Finance Finance News Budget 2017: Morrison’s only surplus will be his unwarranted optimism about wage growth
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Budget 2017: Morrison’s only surplus will be his unwarranted optimism about wage growth

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Prices are running ahead of wage increases, leaving many families struggling. Photo: Getty
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Five days out from the federal budget, Treasurer Scott Morrison is already being told by one economist that his numbers won’t add up – particularly the income tax revenue he hopes to reap after we all get lovely pay rises.

Australian National University economist Bob Gregory has pointed out that tax revenue forecasts have been over-optimistic for nine years running.

And since the budget would look horrible without inflating those forecasts, he’s fairly sure Mr Morrison will have done just that.

The Treasurer certainly did it last year. The May budget forecast wages growth of 2.5 per cent through to June 2017.

That figure was revised down to 2.25 per cent in December’s mid-year budget update.

However, based on the September and December quarters of last year, wage inflation is now expected to come in at around 1.9 per cent for the full financial year.

That’s not enough to get the budget deficit down or to meet the government’s ‘trajectory’ back to surplus.

Indeed, with CPI inflation running at 2.1 per cent, many households will be feeling more like they’ve had a pay cut.

This trend may drag on for some time.

Not only is private sector wage inflation (1.8 per cent) lower than for public servants (2.3 per cent), but many small and medium-sized businesses stand accused of borrowing, or even stealing, their workers’ superannuation payments to keep their heads above water. That’s not the kind of business that splashes pay rises around.

So both household budgets and the federal budget are under pressure due to sluggish wage growth.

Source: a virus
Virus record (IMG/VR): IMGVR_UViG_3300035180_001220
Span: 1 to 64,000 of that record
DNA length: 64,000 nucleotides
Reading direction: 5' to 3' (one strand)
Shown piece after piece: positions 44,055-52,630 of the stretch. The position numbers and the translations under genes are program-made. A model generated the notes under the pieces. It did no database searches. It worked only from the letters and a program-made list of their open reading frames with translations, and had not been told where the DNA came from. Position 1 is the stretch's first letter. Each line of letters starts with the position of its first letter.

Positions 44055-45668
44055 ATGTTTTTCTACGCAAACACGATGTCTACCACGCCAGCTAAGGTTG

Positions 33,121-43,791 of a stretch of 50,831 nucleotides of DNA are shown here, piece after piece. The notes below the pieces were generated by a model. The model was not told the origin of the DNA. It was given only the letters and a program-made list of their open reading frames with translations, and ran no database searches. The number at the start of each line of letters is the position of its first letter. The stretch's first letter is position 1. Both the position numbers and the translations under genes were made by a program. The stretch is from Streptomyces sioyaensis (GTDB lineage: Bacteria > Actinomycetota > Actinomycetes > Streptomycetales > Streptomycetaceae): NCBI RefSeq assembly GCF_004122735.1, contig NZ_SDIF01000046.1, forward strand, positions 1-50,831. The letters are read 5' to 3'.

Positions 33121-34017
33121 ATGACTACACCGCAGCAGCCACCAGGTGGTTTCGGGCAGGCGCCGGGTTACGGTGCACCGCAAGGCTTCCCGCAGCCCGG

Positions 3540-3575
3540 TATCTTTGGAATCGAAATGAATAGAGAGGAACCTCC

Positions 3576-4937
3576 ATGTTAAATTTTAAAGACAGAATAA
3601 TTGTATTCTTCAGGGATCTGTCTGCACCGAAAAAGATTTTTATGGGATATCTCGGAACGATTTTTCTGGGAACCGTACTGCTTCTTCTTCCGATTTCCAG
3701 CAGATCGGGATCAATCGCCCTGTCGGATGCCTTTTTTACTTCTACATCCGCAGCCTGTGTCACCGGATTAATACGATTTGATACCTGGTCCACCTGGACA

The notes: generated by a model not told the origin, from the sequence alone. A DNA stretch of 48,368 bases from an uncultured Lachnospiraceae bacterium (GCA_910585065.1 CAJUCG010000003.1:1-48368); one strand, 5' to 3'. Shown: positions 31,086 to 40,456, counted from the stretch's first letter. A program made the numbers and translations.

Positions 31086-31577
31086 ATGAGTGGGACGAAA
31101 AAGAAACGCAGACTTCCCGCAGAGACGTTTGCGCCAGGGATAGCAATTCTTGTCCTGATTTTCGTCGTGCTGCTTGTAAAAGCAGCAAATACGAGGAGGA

The federal budget, handed down on May 9, will almost certainly gloss over this problem through a combination of fudged pay-rise forecasts, and by placing heavy emphasis on the ‘not terrible’ unemployment rate of 5.9 per cent.

While the latter figure sometimes means a lot, at present its highly misleading. It fails to capture the struggles households are facing due to cutbacks in hours worked.

So even if your pay rate exceeds inflation, your pay packet may be going backwards.

Data released by the Bureau of Statistics on Wednesday shows that in the last full year of data available, average total pay for men did not change a jot – it was steady at $1420 per week. Once inflation is accounted for, that’s a ‘real’ pay cut of around 4 per cent.

Average total pay for women did rise a pleasing 4.3 per cent over the quarter, though that number was boosted by increases higher up the pay scale.

To get a better view of how everyday households are faring, the median figure is much more useful – and that shows men’s pay flat, again, and women’s pay up by a more modest 3.5 per cent.

These are important figures – much more important than the fig-leaf unemployment rate the government will highlight on Tuesday – because they feed into private sector spending.

Perhaps even more importantly, the combination of slim pay rises and falls in the number of hours worked will leave even more households struggling with mortgage stress.

So on Tuesday there are two near-certainties.

First, that the Treasurer will talk up the number of ‘jobs created’ and ‘under-control unemployment’ as signs things are getting back on track.

Second, that a large number of media reports will be swept up in that optimism and neglect to mention the falls in real income affecting so many households.

The problem for the government, as demonstrated by last year’s Trump revolution, is that an ongoing disconnect between economic figures and lived experience can’t last long these days.

When people are hurting, there’s not much point telling them they’re not. Otherwise, they’re liable to turn around on election day and hurt the politicians back.

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